Easiest Arduino VESC Monitor

Introduction: Easiest Arduino VESC Monitor


in this project we will make easy VESC monitor. This would be useful when you want to monitor your temperature and find out problems like I had with my Vesc overheating (which I found out just with this monitor) or you can use it simply for attaching display to your board or handlebars and watch your speed, mileage, battery percentage and many more. So let's get into building!

Step 1: Parts

1. - Arduino (I am using UNO but you can also use any other board including esp8266 or esp32)

2. - some cables for connecting (try to find connector for your connector for vesc because it will be much easier to unplug 1 big connector vs. a lot of small cables)

3. - display (I am using 124 x 32 Oled but you can use any other by changing library)

4. - optional - breadboard (this is for people who dont want to solder or for ones who want to do it temporarily)

5. - USB cable for your arduino

Step 2: Connecting Parts Together

display: Vcc to 3.3V

Gnd to Gnd

Sck (or scl) to A5

Sda to A4

VESC: 5V from Vesc to Vin on Arduino

Gnd to Gnd

RX on VESC to TX on Arduino

TX on VESC to RX on Arduino

Step 3: Uploading and Modifying the Code to Your Preference


/** 2020 code by Lukas Janky
VESC monitor with Oled display If you need to ask me anything, contact me on lukasjanky2003@gmail.com or on my instructables. I hope that this will help you.


#include #include #include #include #include #include #include #define SCREEN_WIDTH 128 #define SCREEN_HEIGHT 64 #define OLED_RESET 4 Adafruit_SSD1306 display(SCREEN_WIDTH, SCREEN_HEIGHT, &Wire, OLED_RESET);

VescUart UART;

int rpm; float voltage; float current; int power; float amphour; float tach; float distance; float velocity; float watthour; float batpercentage;

SimpleKalmanFilter Filter1(2, 2, 0.01);

void setup() {

Serial.begin(115200); display.begin(SSD1306_SWITCHCAPVCC, 0x3C); display.fillScreen(0); display.display();

/** Setup UART port (Serial1 on Atmega32u4) */ // Serial1.begin(19200); while (!Serial) {;}

/** Define which ports to use as UART */ UART.setSerialPort(&Serial);


void loop() {

////////// Read values ////////// if ( UART.getVescValues() ) {

rpm = (UART.data.rpm)/7; // The '7' is the number of pole pairs in the motor. Most motors have 14 poles, therefore 7 pole pairs voltage = (UART.data.inpVoltage); current = (UART.data.avgInputCurrent); power = voltage*current; amphour = (UART.data.ampHours); watthour = amphour*voltage; tach = (UART.data.tachometerAbs)/42; // The '42' is the number of motor poles multiplied by 3 distance = tach*3.142*(1/1609)*0.72*(16/185); // Motor RPM x Pi x (1 / meters in a mile or km) x Wheel diameter x (motor pulley / wheelpulley) velocity = rpm*3.142*(60/1609)*0.72*(16/185); // Motor RPM x Pi x (seconds in a minute / meters in a mile) x Wheel diameter x (motor pulley / wheelpulley) batpercentage = ((voltage-38.4)/12)*100; // ((Battery voltage - minimum voltage) / number of cells) x 100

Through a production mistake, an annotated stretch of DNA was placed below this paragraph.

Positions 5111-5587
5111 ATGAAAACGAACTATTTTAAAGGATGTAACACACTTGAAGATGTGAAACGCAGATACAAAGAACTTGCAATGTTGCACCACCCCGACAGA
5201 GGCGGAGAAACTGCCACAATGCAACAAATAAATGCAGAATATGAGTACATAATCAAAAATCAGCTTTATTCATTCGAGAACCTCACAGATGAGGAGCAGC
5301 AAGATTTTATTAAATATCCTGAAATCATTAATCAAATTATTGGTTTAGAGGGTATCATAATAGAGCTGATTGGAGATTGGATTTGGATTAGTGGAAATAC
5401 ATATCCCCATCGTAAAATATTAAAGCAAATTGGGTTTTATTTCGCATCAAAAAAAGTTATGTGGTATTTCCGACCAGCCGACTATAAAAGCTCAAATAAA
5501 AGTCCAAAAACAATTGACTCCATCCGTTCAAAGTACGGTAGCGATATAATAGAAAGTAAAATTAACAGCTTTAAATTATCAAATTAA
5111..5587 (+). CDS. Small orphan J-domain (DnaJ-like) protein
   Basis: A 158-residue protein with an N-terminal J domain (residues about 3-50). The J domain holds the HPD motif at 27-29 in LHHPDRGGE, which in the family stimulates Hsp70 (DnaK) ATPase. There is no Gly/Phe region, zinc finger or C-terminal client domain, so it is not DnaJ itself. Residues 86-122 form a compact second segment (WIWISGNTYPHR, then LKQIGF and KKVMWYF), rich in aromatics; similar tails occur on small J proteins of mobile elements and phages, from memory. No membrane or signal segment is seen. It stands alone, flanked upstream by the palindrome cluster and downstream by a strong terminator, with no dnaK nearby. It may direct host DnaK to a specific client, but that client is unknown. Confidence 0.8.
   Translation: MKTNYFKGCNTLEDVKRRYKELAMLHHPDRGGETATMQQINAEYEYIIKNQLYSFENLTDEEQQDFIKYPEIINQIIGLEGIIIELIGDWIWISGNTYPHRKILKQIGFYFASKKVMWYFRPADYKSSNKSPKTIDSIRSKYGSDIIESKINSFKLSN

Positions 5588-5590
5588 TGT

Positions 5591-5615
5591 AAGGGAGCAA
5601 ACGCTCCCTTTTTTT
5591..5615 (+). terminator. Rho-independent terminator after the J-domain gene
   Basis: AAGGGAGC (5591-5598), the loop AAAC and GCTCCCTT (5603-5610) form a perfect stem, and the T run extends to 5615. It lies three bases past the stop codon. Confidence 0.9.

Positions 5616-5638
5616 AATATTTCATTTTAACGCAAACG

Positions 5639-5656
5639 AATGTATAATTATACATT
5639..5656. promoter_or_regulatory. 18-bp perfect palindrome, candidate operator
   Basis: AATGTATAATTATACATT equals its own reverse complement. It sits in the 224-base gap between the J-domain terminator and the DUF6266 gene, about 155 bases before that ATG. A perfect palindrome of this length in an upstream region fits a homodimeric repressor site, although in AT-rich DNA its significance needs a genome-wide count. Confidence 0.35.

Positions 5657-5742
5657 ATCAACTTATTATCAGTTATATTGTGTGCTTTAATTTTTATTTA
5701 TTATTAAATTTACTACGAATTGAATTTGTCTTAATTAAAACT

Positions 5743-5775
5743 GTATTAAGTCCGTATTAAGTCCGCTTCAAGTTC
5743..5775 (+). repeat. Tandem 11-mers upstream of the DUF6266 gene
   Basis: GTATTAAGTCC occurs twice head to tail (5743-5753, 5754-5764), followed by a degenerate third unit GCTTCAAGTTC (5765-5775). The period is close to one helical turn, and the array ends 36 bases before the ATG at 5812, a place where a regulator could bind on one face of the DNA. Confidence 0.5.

////////// Filter ////////// // calculate the estimated value with Kalman Filter float powerfiltered = Filter1.updateEstimate(power);

display.fillScreen(0); display.setCursor(10,5); display.setTextColor(1); display.setTextSize(1); display.print(voltage);

display.setCursor(10,20); display.setTextColor(1); display.setTextSize(1); display.print(power);

display.setCursor(10,40); display.setTextColor(1); display.setTextSize(1); display.print(rpm);

display.setCursor(10,55); display.setTextColor(1); display.setTextSize(1); display.print(current); display.display();



You can modify and display any value from code that you want.

Step 4: Checking If It Works

Now when you check if it is working is time for soldering it and adding labels to your values like Volts or Amps. Solder it on arduino nano so it will be smaller or you can even transmit it with other arduino to your remote controller. but for that are many other tutorials (search transmitting values with arduino). I hope that this helped you solving your problem or making nice little vesc telemetry.

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    Question 2 years ago on Step 2

    Thanks for the great How To! Just one question: you suggest powering the arduino (Vin) using 5V supplied by the VESC. However, the Arduino Vin is supposed to be between 7-12V since it uses its own voltage regulator. Is it not a problem? The alternative would be to connect the 5V from VESC directly to the 5V pin on the Arduino but I'm not sure whether this is recommended. What do you think? Thanks!


    Answer 2 years ago

    I just connected it to Vin and I didnt had any problems.